Darfur: Truth or Fiction? By Anne Bartlett
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Jun 13, 2008 - 8:51:43 AM
: Truth or Fiction?
There is an insidious apathy creeping into the dialogue about
. It seems as if a convenient fiction of what has happened in
has become more appealing than the truth. In recent weeks we are told that prosecutions must be in the interests of the victims in the region, yet scarcely as these words have passed the lips of those concerned, a careful reframing of the facts is underway so as to excuse the Sudanese government for their morally reprehensible behavior. However, if justice is to mean something in
, it must surely hit hard at the political structure of genocide; it must stop blaming victims for taking action to protect themselves and it must, above all, reference the history of the region where the motivations of the perpetrators soon start to become clear.
The evidential burden to prove genocide is indeed heavy where the ICC is concerned because it requires that links are established between the command and control structure of genocide and what is happening in the ground. This link is difficult to prove and is something that the ICC is working hard to secure. But it is a cheap shot at best to claim that Luis Moreno Ocampo is going beyond the facts in arguing that there is ďan organised campaign by Sudanese officials ... to physically and mentally destroy entire communitiesĒ. It is also morally questionable to make the argument that there are no parallels to Nazi Germany in the systematic destruction of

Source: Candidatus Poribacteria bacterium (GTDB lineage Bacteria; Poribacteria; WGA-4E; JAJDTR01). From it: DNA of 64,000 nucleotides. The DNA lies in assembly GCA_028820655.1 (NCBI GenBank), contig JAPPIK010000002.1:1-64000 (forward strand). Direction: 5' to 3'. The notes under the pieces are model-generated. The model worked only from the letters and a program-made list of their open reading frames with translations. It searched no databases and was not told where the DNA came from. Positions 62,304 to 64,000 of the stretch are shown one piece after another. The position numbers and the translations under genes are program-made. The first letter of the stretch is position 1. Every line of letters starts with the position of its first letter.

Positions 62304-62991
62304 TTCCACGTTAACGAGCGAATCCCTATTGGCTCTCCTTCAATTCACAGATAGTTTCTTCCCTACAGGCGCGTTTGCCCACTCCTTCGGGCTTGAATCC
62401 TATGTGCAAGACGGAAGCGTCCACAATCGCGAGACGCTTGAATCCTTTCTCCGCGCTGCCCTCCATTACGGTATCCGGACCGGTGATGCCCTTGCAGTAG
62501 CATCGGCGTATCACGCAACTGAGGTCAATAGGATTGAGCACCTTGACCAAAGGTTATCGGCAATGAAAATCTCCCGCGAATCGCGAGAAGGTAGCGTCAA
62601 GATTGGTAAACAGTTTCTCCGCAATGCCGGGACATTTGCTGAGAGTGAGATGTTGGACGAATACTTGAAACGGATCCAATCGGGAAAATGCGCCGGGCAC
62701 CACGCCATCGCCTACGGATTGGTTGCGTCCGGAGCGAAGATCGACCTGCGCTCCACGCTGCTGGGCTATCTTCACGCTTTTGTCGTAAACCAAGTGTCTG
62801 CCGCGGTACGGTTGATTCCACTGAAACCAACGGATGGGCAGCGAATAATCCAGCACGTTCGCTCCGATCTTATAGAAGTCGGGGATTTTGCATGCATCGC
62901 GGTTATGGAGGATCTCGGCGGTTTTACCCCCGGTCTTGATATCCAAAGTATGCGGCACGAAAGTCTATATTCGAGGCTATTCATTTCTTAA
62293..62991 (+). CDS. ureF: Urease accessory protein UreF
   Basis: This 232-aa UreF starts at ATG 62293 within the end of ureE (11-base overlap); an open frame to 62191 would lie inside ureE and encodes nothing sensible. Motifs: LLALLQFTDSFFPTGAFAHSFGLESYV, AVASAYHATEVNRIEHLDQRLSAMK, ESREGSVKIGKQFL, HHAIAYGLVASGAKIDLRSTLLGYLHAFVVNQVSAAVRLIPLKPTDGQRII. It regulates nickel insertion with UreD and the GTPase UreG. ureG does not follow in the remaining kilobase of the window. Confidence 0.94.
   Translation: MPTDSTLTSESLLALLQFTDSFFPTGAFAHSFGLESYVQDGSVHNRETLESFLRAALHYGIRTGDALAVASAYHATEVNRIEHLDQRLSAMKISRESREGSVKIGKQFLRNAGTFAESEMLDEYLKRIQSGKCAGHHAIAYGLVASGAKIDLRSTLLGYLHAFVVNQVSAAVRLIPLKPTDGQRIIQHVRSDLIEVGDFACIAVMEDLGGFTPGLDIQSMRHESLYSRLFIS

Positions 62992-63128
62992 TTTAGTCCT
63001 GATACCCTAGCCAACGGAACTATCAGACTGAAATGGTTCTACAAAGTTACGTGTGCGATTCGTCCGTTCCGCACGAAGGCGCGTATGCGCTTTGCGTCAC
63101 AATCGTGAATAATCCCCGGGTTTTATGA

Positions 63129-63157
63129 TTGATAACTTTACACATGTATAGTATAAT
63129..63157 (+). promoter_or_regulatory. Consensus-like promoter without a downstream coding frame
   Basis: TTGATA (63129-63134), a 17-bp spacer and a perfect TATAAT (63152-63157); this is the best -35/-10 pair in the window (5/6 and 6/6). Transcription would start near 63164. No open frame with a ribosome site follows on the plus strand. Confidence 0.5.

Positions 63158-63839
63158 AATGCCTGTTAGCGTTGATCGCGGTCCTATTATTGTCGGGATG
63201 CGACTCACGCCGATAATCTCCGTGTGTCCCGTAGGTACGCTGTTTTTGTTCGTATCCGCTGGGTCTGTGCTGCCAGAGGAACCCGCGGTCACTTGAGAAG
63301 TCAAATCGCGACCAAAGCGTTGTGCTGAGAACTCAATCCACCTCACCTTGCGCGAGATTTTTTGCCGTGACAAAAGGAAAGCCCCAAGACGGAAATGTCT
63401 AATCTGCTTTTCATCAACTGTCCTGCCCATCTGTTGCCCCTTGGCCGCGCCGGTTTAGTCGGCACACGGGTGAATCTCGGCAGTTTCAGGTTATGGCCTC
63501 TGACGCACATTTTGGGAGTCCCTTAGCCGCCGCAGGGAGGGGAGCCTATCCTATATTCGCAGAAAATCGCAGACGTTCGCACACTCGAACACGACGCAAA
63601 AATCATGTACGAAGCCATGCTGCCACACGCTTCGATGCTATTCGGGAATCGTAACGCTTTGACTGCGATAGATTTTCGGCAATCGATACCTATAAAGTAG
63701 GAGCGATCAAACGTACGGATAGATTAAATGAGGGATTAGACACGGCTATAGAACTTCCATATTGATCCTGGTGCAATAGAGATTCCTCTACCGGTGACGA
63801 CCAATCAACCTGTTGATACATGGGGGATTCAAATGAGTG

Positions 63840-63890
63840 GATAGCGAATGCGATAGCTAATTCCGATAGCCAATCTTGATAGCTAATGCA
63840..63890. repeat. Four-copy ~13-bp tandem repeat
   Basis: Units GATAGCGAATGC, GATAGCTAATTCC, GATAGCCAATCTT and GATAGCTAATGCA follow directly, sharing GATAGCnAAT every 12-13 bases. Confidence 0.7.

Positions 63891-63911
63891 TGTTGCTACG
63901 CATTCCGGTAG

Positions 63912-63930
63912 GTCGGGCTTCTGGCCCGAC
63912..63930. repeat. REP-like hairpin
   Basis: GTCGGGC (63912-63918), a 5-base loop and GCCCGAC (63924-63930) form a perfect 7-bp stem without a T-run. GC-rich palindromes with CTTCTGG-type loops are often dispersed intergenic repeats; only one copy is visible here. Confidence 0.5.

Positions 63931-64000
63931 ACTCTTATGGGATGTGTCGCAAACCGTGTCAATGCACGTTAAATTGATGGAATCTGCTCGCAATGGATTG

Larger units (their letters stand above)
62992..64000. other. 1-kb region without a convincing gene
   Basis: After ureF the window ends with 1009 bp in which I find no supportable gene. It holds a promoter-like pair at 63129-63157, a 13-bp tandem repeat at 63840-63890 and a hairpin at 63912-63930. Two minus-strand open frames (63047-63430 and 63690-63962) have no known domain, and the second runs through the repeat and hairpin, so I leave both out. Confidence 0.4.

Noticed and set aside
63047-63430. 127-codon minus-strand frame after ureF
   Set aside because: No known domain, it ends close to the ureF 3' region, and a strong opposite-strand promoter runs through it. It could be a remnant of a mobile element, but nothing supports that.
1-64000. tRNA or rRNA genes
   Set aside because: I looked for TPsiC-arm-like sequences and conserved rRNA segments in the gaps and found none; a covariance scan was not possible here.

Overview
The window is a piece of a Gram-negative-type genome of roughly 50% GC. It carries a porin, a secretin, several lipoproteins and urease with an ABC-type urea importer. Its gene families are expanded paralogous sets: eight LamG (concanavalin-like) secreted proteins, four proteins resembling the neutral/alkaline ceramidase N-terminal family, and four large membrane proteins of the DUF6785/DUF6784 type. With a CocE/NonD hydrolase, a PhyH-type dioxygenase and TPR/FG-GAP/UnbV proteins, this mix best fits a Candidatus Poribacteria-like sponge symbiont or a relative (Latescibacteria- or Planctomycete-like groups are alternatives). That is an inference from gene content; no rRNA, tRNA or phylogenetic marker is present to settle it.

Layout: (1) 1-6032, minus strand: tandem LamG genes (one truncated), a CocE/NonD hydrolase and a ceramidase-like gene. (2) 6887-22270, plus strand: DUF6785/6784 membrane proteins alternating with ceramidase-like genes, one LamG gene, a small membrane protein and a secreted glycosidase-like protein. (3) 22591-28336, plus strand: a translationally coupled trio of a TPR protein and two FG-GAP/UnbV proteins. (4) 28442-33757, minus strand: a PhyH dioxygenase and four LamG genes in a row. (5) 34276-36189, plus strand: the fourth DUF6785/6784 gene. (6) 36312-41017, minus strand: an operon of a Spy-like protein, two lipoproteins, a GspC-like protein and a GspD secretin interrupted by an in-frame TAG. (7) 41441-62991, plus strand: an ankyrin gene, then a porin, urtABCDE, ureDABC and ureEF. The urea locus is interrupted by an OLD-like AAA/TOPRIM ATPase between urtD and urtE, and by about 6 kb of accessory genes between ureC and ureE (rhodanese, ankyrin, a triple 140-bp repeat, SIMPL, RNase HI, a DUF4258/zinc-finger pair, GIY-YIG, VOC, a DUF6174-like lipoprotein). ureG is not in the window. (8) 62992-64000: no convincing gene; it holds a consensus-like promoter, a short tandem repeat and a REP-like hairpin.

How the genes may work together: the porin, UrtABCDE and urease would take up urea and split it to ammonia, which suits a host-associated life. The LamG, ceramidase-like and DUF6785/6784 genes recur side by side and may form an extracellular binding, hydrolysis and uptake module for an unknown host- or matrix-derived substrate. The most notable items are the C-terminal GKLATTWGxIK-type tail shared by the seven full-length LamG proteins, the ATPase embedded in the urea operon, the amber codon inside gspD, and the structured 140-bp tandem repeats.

ís social fabric.
Genocide is about intent, not numbers. In Darfur, this intent has been obscured under the Sudanese governmentís barrage of misinformation through the
and others; through the lack of backbone of international governments and through inadequate tribally based explanations which negate history in favor of something altogether more simple. But the intent is and has always been there. In
, genocidal intent emanates from the threat to the machinery of the NCP/Islamist Cause, which has been ongoing since the early 1990ís. For a start, there is the case of Bolad and the exit of the Islamistís most brilliant strategist to support the Southern led incursion into
. There is declining purchase of the Umma Party in
in the face of its absolute failure to deliver any form of development or equality to the region. There is the lack of willingness by the Fur, Zaghawa and Massaliit groups to engage in the form of militant political Islam espoused by the centre and to put up with arbitrary murder and harassment. There is the public unveiling of the governmentís unequal resource allocation in the Black Book by the Seekers of Truth and Justice many of whom went on to form JEM. There is the threat that all these disgruntled forces might actually ditch their differences and fight together to get the NCP out. Add these things together and what does one get? For the NCP,
is a problem and its people need to be eliminated at all cost.
What is happening on the ground in Darfur reflects a strategic decision to pursue a scorched earth policy against these ďtroublesome elementsĒ before they take the problem directly to